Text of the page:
Soybean Profitability

Soybean Profitability

Soybeans, originally grown in China, migrated to North America in the 1800s and then to Iowa by the 1900s. Soybeans were grown for the purpose of feeding animals originally, and as scientists began to learn of the nutritive qualities increased production and uses began. In 2017 the average soybean yield in Iowa was 56.5 bushels per acre. As Figure 1 denotes there were periods of high profitability in the 1960s-80s and again from 2007-2014. These periods of larger profits are primarily driven by high commodity prices.  

Figure 1

Like with corn the diversity of profits and losses, must be supplemented with the fact there are government programs that assist farmers in hedging against the risks of farming (weather variability, and price volatility). These programs began around the 1920s and have been present in different forms since then. Since 2014 these programs for most major commodities has been provided through the Agriculture Risk Coverage (ARC) and Price Loss Coverage (PLC) programs.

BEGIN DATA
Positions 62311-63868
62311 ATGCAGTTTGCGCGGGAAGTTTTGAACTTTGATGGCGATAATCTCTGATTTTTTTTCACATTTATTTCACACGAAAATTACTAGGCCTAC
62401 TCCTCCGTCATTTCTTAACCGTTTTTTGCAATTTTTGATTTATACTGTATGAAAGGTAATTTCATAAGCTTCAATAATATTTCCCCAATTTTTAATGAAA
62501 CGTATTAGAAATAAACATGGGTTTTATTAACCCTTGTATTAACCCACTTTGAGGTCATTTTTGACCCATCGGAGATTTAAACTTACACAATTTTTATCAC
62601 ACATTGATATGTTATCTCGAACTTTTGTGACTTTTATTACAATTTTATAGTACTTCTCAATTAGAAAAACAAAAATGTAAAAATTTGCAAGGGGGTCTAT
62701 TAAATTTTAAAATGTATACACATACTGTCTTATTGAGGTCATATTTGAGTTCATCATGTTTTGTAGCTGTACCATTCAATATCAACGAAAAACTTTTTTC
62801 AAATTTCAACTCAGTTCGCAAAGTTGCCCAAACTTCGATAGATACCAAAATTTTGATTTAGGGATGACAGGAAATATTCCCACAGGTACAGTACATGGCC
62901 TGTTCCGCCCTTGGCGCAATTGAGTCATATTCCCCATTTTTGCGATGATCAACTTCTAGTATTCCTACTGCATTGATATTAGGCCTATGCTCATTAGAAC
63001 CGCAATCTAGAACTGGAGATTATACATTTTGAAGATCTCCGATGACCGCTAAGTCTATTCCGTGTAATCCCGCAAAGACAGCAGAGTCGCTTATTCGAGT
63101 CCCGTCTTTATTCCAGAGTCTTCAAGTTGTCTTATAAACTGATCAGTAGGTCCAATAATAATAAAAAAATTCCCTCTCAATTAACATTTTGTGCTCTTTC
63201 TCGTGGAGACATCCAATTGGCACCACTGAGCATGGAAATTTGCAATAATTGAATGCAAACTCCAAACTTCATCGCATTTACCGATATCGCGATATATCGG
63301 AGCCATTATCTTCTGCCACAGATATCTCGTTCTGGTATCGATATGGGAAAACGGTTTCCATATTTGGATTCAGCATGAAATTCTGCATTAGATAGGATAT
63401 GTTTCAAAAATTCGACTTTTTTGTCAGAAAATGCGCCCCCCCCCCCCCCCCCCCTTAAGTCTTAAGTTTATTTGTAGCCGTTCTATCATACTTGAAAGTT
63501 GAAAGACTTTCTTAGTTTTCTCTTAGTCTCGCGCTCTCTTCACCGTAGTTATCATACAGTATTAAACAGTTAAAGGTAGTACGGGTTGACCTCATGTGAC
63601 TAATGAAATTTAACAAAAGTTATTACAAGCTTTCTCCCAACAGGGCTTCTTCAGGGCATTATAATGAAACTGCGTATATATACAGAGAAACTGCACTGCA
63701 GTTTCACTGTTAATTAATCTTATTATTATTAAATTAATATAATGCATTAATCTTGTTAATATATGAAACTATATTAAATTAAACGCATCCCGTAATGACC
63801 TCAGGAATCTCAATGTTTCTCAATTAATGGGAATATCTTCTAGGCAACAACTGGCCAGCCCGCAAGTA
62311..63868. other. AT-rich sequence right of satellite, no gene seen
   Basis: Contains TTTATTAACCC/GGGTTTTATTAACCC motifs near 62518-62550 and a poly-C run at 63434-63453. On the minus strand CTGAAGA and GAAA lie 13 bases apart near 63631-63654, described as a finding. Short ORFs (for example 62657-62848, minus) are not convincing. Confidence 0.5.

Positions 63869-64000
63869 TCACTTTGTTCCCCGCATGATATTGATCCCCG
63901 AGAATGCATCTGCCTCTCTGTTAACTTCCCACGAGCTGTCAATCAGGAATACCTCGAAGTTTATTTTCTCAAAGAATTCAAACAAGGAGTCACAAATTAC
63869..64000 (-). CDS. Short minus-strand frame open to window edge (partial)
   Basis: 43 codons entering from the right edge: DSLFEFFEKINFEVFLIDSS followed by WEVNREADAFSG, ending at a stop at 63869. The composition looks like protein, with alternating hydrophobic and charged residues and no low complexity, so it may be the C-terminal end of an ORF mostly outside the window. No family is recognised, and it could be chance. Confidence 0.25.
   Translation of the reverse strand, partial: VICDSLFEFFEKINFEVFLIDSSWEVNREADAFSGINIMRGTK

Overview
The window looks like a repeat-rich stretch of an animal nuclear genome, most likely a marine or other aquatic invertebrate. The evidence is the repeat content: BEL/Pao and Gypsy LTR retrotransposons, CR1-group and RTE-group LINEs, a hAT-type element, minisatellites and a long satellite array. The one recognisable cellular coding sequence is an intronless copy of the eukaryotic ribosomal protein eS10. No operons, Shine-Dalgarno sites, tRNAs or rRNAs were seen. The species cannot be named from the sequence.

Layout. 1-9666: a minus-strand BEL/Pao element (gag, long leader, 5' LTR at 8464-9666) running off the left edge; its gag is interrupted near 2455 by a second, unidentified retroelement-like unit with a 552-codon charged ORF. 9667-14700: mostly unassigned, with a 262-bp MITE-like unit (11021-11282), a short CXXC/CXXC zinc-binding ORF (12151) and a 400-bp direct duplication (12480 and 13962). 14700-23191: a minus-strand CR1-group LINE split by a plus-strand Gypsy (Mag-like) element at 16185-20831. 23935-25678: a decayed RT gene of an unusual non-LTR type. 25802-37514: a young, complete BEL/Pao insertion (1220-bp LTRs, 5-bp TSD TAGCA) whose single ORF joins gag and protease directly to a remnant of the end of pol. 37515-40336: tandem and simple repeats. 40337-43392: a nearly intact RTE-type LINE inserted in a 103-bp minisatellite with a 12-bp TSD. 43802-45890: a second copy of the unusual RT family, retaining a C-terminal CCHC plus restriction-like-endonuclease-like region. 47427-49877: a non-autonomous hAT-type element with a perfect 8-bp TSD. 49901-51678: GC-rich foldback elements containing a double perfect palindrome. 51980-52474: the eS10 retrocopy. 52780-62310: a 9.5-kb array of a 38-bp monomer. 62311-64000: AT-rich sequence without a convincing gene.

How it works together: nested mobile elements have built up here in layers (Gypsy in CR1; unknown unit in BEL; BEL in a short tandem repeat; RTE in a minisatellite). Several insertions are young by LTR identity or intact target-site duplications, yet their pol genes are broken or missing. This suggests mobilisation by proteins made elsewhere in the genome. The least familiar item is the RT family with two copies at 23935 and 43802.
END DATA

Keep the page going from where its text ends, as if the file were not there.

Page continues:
The costs of soybean production are generally smoother over time when compared to price. Additionally, as can be viewed in 2008 and 2009 there are indications that because of expectations when prices spike in a given year there can be a lagged effect on costs the next year.

Figure 2

On average throughout the entirety of the lake half century soybean profits have been $0.44/bu. In the last 5 years the average profit has been $0.23, however, when the significant profits of the last decade are factored in that average profit number jumps to $1.22. This 10-year average is $0.72 higher than the same figure for corn profits in the last decade. Additionally, soybeans were able to maintain a positive profit number, on average, during the last decade.

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